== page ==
Options exist to close out ninth inning
CHICAGO -- White Sox manager Ozzie Guillen knows Sergio Santos has what it takes to be his closer, but now he also knows he has other capable guys in his bullpen.
Guillen reiterated his stance on Santos after Jesse Crain picked up his first save of the season in Saturday night's 3-2 win over Oakland, but added he has confidence in a number of his relievers to lock down close games.
"I'm not going to unplug the thing with Santos," Guillen said Saturday. "I still believe in Santos. If Crain is going to be our closer, that's not the way we plan it. But now we know he can do it and when Santos needs a day or [Matt] Thornton, I don't mind putting him out there."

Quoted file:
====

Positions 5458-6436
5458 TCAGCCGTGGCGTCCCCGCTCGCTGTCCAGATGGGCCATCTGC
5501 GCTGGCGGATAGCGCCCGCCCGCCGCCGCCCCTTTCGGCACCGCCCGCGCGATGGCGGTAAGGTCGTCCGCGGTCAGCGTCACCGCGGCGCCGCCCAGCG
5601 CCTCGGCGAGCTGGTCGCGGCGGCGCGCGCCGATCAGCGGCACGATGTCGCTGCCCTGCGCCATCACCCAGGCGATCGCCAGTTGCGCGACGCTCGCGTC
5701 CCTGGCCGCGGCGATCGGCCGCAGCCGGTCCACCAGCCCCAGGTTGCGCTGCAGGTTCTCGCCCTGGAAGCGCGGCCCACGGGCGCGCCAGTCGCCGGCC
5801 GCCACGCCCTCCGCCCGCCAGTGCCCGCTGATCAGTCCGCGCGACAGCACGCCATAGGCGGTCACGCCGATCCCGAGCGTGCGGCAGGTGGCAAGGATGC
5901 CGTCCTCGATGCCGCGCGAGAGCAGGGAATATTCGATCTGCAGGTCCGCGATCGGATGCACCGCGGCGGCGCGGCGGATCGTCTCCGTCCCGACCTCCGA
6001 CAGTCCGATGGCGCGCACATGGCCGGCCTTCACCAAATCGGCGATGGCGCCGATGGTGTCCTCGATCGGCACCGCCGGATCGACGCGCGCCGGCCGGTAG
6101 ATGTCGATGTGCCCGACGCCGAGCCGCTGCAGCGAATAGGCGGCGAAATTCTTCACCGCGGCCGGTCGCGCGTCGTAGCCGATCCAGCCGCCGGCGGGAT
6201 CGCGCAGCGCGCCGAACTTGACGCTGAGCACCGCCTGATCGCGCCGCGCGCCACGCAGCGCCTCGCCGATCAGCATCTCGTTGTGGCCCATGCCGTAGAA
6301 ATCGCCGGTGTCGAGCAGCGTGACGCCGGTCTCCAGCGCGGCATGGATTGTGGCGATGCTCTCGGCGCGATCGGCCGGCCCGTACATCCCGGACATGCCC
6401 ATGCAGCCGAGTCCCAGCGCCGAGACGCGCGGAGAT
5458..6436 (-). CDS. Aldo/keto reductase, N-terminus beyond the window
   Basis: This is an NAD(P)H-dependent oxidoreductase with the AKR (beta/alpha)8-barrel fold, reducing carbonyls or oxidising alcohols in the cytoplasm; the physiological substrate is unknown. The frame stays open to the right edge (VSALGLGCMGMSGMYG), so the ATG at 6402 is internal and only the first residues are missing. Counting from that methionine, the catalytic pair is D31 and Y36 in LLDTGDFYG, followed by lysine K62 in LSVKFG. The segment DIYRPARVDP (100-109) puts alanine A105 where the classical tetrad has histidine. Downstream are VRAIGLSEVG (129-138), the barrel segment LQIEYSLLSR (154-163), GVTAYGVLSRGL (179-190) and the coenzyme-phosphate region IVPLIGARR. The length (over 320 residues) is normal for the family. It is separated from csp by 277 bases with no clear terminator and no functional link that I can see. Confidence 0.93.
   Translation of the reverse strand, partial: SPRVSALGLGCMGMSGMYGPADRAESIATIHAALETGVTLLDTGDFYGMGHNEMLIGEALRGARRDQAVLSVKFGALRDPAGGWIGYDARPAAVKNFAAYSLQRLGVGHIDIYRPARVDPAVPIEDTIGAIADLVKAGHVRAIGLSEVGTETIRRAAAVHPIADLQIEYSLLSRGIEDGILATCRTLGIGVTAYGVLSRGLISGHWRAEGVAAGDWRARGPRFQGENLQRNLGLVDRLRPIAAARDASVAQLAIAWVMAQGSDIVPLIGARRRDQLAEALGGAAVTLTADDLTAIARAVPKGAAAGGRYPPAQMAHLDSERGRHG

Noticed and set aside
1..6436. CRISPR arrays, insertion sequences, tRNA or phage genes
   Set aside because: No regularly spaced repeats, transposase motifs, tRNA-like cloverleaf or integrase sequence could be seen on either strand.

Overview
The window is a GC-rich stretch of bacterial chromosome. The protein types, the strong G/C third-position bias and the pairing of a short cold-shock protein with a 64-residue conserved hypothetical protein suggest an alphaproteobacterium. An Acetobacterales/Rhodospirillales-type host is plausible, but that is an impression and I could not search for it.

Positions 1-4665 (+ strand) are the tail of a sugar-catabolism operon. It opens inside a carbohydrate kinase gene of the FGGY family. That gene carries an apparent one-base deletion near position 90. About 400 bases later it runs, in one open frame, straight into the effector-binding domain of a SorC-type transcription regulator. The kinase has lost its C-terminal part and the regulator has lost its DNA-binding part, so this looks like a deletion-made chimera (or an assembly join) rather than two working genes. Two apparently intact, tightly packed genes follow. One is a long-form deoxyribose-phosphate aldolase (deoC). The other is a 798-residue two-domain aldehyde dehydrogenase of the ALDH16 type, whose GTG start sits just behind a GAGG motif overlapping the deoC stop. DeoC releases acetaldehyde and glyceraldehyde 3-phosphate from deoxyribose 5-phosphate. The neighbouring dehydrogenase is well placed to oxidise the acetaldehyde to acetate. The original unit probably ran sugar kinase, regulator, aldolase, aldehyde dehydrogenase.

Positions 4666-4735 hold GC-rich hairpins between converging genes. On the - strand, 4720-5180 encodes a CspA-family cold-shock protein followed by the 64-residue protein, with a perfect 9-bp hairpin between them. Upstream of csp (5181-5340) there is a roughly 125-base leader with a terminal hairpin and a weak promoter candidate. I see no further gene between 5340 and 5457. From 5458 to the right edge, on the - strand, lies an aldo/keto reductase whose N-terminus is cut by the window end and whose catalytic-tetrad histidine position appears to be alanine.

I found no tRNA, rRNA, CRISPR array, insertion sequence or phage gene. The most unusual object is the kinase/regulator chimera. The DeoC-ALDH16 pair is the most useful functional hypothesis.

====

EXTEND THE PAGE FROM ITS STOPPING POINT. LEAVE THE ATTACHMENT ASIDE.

On Sunday, Guillen stuck to his word, giving Santos the ball in a situation identical to the one he faced on Friday night. Entering the ninth with another 5-3 lead, Santos earned the save, albeit in shaky fashion. Santos allowed one run on a walk and a pair of hits, and benefited from a close call at first base that ended the game.For Crain, Friday's save was his first since July 16, 2010, with the Twins when he pitched two-thirds of an inning against the White Sox in a 7-4 victory. His only other career saves came on Sept. 2, 2006, against the Yankees and July 10, 2005, against the Royals.
Thornton and Chris Sale also have two saves each this season, and Crain said the combination of experience between himself, Thornton and Will Ohman has complemented the younger talent of Santos and Sale.
"Our bullpen, in general, it doesn't matter who throws what inning," Crain said. "As long as you have guys who have good arms and have been around and know how to pitch, it shortens the game pretty well for us."